Think of the comparison between a financial advisor and a financial planner as a funnel with the financial advisor at the top. Continuing this funnel analogy and going one step further, a financial planner is a type of financial advisor.
Although these two terms often overlap, a financial planner can be considered a type of financial advisor. In particular, a financial planner is a professional who helps individuals or organizations achieve their long-term financial goals. These can include planning for retirement, a child’s college education, down payment for a house, and more. A financial planner relies on a strategic portfolio allocation for investments with relatively long time horizons, ensuring that expected returns and risk tolerances are balanced.
A financial advisor, on the other hand, is a broader term for someone who may be involved in this type of planning, but also involved in other facets of managing money or financial products. They may, for example, provide life insurance, real estate or accounting services, may help with short-term transactions and / or provide bank accounts.
Most people who need financial help will seek help from a financial planner, which is a more specific type of financial advisor. But the decision about the “type” of financial planner requires some investigation.
Before hiring a planner to help you with your finances, make sure you understand what you are paying for. Ask the planner about their specific training and qualifications, the fee structure, and the services the professional will provide. Consider developing a list of questions when examining a financial planner. Finally, check the disciplinary record and the planner’s references to make sure you are receiving the best quality financial advice.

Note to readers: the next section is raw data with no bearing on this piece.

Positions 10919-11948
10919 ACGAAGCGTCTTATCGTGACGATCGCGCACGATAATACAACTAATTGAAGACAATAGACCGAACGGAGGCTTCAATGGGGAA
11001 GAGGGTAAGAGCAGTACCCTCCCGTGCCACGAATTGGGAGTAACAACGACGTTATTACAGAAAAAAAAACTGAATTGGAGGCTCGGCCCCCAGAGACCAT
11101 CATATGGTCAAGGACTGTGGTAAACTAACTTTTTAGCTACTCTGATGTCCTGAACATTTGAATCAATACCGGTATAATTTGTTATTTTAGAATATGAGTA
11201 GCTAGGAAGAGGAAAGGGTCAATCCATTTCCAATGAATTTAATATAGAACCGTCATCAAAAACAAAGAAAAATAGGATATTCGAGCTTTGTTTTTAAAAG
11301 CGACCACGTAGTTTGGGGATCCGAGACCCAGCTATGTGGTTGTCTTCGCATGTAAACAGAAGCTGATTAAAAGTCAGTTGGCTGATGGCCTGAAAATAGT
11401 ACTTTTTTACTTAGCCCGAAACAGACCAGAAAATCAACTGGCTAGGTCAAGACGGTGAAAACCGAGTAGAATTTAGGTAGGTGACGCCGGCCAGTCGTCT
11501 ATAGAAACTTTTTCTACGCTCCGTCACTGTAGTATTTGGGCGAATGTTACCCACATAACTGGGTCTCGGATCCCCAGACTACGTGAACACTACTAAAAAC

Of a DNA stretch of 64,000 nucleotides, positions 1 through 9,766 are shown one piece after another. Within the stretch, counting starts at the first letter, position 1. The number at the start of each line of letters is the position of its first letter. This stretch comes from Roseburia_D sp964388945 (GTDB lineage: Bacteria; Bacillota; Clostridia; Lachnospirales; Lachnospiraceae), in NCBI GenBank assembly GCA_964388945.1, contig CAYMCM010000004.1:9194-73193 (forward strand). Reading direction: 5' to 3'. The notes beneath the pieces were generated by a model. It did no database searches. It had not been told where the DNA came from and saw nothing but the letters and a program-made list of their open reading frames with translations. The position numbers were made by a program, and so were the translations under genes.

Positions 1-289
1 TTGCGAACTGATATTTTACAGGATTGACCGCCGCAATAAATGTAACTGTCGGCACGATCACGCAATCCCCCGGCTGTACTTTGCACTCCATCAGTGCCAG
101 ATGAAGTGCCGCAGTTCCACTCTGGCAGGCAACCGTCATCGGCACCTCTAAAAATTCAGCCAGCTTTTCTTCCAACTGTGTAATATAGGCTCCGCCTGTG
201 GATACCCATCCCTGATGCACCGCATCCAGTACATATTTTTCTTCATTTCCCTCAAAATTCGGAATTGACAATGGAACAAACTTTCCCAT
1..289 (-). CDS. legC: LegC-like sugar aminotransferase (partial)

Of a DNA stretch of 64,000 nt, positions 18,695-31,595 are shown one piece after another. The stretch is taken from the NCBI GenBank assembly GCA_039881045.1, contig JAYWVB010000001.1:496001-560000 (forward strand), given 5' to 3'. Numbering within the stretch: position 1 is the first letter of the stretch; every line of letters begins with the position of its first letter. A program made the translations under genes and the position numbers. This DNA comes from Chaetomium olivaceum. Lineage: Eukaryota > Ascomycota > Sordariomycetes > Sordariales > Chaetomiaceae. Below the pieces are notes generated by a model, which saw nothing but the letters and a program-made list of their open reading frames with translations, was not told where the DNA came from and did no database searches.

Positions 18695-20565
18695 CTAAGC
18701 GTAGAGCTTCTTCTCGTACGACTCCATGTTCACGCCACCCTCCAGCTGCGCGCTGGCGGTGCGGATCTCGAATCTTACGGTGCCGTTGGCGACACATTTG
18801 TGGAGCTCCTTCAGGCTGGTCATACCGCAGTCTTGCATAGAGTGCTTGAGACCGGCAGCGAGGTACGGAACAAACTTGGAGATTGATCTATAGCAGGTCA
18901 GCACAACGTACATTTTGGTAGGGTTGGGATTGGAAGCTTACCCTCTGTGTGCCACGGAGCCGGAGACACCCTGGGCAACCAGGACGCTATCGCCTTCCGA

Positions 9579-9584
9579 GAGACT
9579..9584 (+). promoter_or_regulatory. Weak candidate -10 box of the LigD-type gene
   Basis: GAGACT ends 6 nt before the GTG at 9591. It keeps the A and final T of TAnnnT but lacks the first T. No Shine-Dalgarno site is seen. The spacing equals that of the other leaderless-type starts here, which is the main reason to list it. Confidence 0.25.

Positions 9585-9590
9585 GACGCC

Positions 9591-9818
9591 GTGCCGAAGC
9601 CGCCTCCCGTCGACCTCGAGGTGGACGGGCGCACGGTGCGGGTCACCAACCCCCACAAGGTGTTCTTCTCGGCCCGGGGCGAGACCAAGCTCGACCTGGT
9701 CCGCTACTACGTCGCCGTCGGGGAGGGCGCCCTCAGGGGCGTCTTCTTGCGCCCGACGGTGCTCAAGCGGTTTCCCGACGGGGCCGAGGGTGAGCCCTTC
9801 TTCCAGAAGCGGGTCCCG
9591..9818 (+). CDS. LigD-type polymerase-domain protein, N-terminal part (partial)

It is important to note that under the new fiduciary rule of the Ministry of Labor, all professionals who give advice on retirement planning or create retirement plans are required to meet a certain legal and ethical standard. .
Are All Financial Planners Financial Advisors?
In a way, yes. Financial planners are a specific subset of financial advisers who focus on achieving long-term financial goals.
How can I find a trustworthy financial planner or advisor
You can start by asking for recommendations from close friends, family, or coworkers. If your business has a company that manages a pension plan, they may also be someone to ask. You can also search the database offered by the National Association of Personal Financial Advisors (NAPFA).
Once you have the names of the people, check their reputation on BrokerCheck and meet or talk to them first before you hire them.
Who can become a financial advisor or planner?
No specific training is required to become a planner, although you do need to pass the FINRA licensing exams if you will be handling client money. In addition, several professional certifications such as CFP and CFA designations will provide in-depth knowledge in relevant fields.